Solution Already in Place: "Nurse-Managed Health Centers" Essential to Easing Health Care Crisis; Even as Doctor Shortage Worsens, Nurses Are Able to Triple Number of Patients Aided.
WASHINGTON, May 8 /PRNewswire-USNewswire/ -- Health care reform that focuses on fixing health insurance without dealing with the chronic and growing shortage of primary care physicians is likely to encounter "Massachusetts-style growing pains" unless nurse practitioners are fully involved in health care reform, according to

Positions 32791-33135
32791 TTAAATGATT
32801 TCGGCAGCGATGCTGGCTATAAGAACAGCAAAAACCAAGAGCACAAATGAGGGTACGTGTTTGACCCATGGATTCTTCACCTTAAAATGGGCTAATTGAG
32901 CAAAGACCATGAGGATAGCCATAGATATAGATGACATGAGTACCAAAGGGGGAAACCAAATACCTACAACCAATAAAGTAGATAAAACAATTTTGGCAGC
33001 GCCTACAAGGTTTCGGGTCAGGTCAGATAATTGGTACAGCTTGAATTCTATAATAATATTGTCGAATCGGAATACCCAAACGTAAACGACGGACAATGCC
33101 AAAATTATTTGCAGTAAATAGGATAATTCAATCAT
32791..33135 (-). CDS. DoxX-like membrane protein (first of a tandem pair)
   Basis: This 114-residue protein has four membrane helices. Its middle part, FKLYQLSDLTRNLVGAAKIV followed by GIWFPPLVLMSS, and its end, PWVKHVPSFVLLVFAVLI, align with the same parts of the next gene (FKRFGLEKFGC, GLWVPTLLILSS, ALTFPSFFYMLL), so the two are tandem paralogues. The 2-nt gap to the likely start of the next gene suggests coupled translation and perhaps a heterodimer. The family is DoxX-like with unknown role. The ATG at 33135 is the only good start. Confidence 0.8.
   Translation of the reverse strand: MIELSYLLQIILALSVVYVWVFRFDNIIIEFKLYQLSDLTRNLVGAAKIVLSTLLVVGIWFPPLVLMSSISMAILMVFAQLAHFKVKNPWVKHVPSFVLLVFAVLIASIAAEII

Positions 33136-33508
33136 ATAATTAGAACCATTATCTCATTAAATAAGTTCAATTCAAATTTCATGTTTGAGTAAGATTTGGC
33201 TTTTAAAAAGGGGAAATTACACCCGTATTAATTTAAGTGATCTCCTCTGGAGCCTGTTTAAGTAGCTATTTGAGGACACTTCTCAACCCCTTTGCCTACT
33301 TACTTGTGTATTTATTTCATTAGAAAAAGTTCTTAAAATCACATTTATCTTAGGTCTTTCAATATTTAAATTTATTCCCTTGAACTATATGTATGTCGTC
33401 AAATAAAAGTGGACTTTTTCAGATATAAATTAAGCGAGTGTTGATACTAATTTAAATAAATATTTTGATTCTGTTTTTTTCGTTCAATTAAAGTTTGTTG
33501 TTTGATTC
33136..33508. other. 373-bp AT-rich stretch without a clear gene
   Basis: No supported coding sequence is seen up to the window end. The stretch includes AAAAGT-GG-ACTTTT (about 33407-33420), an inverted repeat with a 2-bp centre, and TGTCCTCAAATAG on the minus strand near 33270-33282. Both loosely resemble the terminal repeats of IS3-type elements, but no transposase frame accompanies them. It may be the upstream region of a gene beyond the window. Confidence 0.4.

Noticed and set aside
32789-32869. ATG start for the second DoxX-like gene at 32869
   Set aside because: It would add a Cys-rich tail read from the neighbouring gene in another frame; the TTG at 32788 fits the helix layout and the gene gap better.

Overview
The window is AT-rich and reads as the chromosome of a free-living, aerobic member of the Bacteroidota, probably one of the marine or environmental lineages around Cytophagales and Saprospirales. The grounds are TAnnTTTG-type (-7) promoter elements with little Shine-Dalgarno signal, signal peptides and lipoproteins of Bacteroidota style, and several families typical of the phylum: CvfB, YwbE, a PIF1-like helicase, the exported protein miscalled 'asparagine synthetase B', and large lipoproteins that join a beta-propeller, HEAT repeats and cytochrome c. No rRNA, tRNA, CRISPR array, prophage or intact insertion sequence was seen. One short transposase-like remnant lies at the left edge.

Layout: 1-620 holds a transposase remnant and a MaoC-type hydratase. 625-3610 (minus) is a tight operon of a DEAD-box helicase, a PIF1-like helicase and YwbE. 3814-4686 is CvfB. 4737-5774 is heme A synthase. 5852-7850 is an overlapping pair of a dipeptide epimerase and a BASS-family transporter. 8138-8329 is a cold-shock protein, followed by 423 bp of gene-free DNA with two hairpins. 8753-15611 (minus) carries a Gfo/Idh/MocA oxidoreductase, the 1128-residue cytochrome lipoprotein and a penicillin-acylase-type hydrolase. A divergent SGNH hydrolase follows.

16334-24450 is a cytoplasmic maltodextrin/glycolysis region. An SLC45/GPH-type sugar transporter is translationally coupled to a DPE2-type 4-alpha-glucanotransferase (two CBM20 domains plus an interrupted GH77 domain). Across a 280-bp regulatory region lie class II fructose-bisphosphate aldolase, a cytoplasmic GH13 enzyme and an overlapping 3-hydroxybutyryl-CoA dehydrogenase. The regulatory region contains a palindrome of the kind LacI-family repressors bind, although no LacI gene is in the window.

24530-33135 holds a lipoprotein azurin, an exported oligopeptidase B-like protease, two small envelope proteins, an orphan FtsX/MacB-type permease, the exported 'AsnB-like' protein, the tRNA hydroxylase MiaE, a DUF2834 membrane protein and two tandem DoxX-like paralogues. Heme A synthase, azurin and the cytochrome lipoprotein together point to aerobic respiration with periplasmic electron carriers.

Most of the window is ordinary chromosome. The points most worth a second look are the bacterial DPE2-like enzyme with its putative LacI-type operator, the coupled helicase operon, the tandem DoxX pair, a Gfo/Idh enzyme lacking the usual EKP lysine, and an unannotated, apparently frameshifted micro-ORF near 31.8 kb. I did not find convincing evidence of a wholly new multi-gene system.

Shalala, Rendell and the others agreed that "Nurse-Managed Health Centers" - an innovative delivery model for primary and preventive care, especially for low-income and vulnerable populations - will be a vital ingredient in any plan to increase the capacity of the nation's health care delivery system. The good news is that these nurse practitioner-led facilities are a "solution in plain sight" that already has been tested in Pennsylvania and 40 other states. Today, there already are over 250 Nurse-Managed Health Centers across the U.S. providing assistance to millions of Americans. It is estimated that these existing health centers could be expanded to reach over 20 million Americans, a significant number of the estimated 46 million Americans without health care insurance.